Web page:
Rabbi Shoshana Gelfand in Longwood for U.S. book launch
“There is no substitute for books in the life of a child.” This comment by American educator, teacher and author Mary Ellen Chase could not be truer in an age when books yield to electronic media in the lives of our children. Rabbi Shoshana Boyd Gelfand, author of “The Barefoot Book of Jewish Tales,” and a mother of three children, brings her latest book to a storytelling and meet-and-greet session on Tuesday evening, Oct. 22, 7:30 p.m., at Congregation Beth Am, 3899 Sand Lake Road in Longwood. Rabbi Gelfand will share her new illustrated book of Jewish folk tales and lead a discussion of how to make “once-upon-a-time” last forever. Signed copies of the book will be available.
Rabbi Gelfand received her rabbinic ordination in 1993 from the Jewish Theological Seminary and now serves as the director of JHub in London. JHub is an operating program of the London-based Pears Foundation and promotes social action, innovation and entrepreneurship in the British Jewish community by providing physical office space, mentoring, networking, seed grants and professional development opportunities. Previously, she was the chief executive of the U.K. Movement for Reform Judaism and prior to that, vice president of the Wexner Heritage Foundation in New York. She writes a monthly column for the Jewish Chronicle, appears regularly on BBC Radio, presented at TEDxJerusalem and just finished a speaking tour of South Africa. She is an internationally known speaker; and while her teaching takes her around the world, she is never happier than when it brings her to her home community of Florida.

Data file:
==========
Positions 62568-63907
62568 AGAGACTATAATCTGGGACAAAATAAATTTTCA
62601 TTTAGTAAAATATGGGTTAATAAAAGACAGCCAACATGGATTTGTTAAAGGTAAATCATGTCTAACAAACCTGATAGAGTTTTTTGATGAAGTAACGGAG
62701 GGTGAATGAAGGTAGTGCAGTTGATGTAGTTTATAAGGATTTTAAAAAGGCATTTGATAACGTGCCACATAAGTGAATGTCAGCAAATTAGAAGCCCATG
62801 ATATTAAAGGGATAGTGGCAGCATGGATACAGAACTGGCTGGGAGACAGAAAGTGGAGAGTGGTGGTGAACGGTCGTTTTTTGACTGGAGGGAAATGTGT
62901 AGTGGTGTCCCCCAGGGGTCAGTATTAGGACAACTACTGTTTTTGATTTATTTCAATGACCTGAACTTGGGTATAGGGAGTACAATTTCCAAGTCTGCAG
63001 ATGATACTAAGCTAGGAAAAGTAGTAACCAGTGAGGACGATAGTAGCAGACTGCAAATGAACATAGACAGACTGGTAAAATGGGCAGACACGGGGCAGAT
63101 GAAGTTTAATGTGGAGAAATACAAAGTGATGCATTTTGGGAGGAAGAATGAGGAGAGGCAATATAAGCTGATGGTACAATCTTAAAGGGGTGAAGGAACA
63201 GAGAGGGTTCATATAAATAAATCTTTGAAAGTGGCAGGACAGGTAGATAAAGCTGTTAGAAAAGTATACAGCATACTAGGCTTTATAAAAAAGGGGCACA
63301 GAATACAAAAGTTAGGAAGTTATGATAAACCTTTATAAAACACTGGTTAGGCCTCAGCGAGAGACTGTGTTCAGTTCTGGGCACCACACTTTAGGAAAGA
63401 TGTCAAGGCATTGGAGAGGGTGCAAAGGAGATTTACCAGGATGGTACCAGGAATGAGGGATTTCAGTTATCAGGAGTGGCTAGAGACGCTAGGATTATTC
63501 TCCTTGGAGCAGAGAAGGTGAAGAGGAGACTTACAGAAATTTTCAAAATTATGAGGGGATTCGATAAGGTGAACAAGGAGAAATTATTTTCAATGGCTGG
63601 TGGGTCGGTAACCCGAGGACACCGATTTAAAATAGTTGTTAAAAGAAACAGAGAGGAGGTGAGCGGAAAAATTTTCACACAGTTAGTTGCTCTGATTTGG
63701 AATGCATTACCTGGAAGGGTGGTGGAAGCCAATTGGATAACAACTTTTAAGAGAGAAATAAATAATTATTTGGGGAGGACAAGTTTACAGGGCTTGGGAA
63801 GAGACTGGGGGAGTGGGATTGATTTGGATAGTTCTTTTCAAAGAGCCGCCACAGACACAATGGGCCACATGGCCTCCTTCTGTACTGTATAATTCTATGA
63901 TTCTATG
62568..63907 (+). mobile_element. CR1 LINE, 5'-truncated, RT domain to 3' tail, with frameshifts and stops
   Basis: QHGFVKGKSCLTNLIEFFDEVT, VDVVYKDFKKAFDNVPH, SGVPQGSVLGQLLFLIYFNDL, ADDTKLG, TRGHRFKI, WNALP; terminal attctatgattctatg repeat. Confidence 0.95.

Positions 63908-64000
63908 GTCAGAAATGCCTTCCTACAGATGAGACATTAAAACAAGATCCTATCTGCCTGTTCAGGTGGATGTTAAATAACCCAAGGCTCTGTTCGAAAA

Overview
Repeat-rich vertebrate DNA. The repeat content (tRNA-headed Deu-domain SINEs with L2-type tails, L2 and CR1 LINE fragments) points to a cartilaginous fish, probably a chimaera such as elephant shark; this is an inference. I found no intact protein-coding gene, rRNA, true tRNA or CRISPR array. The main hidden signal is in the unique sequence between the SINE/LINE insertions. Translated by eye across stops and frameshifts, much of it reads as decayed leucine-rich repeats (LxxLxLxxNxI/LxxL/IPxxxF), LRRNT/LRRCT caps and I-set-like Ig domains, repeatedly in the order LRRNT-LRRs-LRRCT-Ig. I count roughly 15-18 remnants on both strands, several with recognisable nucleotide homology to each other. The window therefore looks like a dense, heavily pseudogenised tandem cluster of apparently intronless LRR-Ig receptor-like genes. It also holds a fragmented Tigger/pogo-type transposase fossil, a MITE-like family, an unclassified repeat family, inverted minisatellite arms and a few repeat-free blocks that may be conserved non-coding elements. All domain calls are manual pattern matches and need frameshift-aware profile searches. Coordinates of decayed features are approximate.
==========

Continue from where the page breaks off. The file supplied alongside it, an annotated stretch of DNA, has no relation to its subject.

Her newest book, “The Barefoot Book of Jewish Tales,” published by Barefoot Books, is a collection of eight stories of Jewish heritage. Drawn from the Bible to 19th-century Poland, the stories are told in eventful, stand-alone chapters that make for excellent reading aloud for children ages 6 and older. All of the stories have an uplifting quality and deliver a powerful message that, though delivered in a religious context, have meaning well beyond the originally intended audience. The stories explore many of the questions that challenge all of us: Why do bad things happen to good people? Is it more important to be clever, or kind? What happens to us when we die? This anthology is sure to resonate with children and adults of all faiths.
For more information on this special evening and upcoming events at Beth Am contact Julia Lustig, education resource and family planning coordinator, at firstname.lastname@example.org or go to the Congregation Beth Am web site at http://www.CongBethAm.org.